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Mie - Ise

Ise Grand Shrine

Entrance to the Grand Shrine of Ise. With its 2000 year history, Ise is Japan's most prestigious Shinto shrine and serves as the center of all shrines nationwide. The Inner Shrine (Naiku) is dedicated to the sun goddess Amaterasu, the mythical ancestor of the Japanese imperial line, while the Outer Shrine (Geku) is dedicated to the guardian deity of the harvest, Toyouke.

The Uji Bridge at the entrance crosses the Isuzu River which is surrounded by 1000-year-old cedars. The Inner Shrine was founded in the third century A.D. and the Outer Shrine perhaps a century later. But it was not until approximately 690 A.D. that the practice of rebuilding the shrines every twenty years began.

Mitarashi means "a place for water-purification." Water ablutions, or misogi , are a common practice in Shinto. At the Mitarashi, on the crystal clear Isuzu River, worshippers partake in a sacred washing of the hands. 7 to 8 million people visit Ise each year.

Stairs leading to the main shrine entrance. Legend holds that this site was found by Princess Yamatohime, daughter of Emperor Suinin. She was searching for a final resting place for the sacred mirror - a symbol of the sun goddess Amaterasu Omikami and one of three sacred symbolic objects within Shinto. When she reached Ise, she heard the voice of Amaterasu Omikami, saying, "This is a good place, and I would like to stay here."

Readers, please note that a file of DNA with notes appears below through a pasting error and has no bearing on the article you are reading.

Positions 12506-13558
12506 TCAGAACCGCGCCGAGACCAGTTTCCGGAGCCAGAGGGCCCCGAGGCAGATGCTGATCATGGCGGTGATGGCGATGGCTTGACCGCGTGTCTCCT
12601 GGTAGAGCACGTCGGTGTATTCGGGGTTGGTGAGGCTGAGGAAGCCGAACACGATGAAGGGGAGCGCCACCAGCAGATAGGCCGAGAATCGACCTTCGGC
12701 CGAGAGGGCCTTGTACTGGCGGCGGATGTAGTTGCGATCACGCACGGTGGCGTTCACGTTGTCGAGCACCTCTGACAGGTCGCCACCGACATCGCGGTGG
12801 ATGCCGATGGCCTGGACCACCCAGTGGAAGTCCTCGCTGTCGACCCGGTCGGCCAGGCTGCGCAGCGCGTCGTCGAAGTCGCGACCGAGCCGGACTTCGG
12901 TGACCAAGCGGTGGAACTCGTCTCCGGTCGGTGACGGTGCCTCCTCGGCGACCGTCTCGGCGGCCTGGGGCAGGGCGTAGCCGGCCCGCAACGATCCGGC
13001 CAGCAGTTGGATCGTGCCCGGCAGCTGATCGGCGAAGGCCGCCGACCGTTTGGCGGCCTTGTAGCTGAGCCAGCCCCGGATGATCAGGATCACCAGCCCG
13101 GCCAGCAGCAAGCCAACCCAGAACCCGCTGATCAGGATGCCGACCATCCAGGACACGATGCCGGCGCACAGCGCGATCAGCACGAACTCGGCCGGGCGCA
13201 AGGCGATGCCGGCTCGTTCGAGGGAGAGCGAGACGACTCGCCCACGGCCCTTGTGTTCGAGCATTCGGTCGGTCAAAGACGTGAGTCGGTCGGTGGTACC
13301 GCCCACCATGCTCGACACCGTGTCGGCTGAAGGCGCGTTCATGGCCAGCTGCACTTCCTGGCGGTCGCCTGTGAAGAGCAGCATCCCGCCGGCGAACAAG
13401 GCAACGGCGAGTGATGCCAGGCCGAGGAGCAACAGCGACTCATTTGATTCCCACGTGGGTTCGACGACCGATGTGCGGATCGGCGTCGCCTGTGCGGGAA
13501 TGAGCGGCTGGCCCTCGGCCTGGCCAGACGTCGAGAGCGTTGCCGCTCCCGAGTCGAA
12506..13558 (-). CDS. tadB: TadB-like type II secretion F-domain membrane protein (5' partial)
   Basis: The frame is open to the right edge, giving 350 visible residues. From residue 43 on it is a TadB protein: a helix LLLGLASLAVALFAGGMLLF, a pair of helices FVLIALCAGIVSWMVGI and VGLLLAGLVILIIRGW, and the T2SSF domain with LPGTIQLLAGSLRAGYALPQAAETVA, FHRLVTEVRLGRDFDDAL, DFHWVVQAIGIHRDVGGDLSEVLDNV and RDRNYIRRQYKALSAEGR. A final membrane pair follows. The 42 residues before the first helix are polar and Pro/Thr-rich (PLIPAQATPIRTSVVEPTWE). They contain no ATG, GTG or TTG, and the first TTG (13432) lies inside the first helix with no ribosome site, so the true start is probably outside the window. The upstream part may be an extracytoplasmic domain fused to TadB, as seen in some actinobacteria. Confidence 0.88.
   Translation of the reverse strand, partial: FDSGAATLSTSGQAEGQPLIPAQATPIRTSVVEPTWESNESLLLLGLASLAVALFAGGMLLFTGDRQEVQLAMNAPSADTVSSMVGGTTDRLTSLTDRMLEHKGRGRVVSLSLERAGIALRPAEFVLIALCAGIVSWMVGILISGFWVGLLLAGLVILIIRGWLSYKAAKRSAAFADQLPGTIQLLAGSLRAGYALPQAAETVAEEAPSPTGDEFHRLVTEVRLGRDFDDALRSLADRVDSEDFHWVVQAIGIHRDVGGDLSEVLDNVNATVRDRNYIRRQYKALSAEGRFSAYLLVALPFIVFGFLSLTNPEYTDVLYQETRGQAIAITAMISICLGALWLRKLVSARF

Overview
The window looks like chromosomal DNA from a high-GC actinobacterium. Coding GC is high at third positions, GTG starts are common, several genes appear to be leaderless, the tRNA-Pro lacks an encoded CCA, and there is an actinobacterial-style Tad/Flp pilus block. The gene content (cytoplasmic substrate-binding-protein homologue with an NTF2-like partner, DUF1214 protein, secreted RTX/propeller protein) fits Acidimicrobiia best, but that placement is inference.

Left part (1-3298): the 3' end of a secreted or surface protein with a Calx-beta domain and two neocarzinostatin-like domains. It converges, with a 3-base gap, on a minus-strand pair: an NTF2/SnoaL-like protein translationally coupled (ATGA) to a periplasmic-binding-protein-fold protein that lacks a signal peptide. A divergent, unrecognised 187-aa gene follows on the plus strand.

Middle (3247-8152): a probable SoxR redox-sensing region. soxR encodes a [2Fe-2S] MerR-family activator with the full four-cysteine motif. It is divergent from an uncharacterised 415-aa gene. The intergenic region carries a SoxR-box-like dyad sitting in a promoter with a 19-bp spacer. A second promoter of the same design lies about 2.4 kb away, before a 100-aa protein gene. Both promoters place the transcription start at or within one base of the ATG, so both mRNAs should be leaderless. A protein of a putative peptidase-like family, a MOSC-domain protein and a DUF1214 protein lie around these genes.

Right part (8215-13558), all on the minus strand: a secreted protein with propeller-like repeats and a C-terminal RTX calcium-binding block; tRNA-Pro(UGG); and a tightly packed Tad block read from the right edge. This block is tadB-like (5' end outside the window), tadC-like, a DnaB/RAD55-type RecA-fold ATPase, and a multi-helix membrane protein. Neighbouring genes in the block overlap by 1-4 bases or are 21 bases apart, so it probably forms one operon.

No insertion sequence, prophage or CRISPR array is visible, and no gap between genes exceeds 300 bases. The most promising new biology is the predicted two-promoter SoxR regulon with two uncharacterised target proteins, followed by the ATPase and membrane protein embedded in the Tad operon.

The main building of the Inner Shrine is designed in a special architectural style that resembles the granaries and treasure storehouses of prehistoric Japan. Building materials come entirely from Japanese white cypress, Hinoki. The roof is not supported in the usual way by the walls, but the ridge beam is carried instead by two large columns at either end which are embedded directly into the ground. No nails are used in its construction.

Every twenty years the shrines are torn down and new ones are built on an adjacent site. The empty site of the previous shrine is covered with large white pebbles and retains its sacredness. A small wooden hut shelters a sacred central post or "column of the heart". The new shrine will be erected over and around this post in twenty years time. The most recent rebuilding, in 1993, was the 61st time since the practice began in the 690's. The preparations for the 62nd rebuilding have begun, to be completed in 2013.

"In this way the site is purified and the structures are renewed while preserving the original ancient design. The new shrines are not considered a replica of Ise, but are 'Ise re-created.' That is, the recreation process reveals Shinto's understanding of nature which does not make monuments, but 'lives and dies, always renewed and reborn.' "
- Sacred Spaces of Shinto

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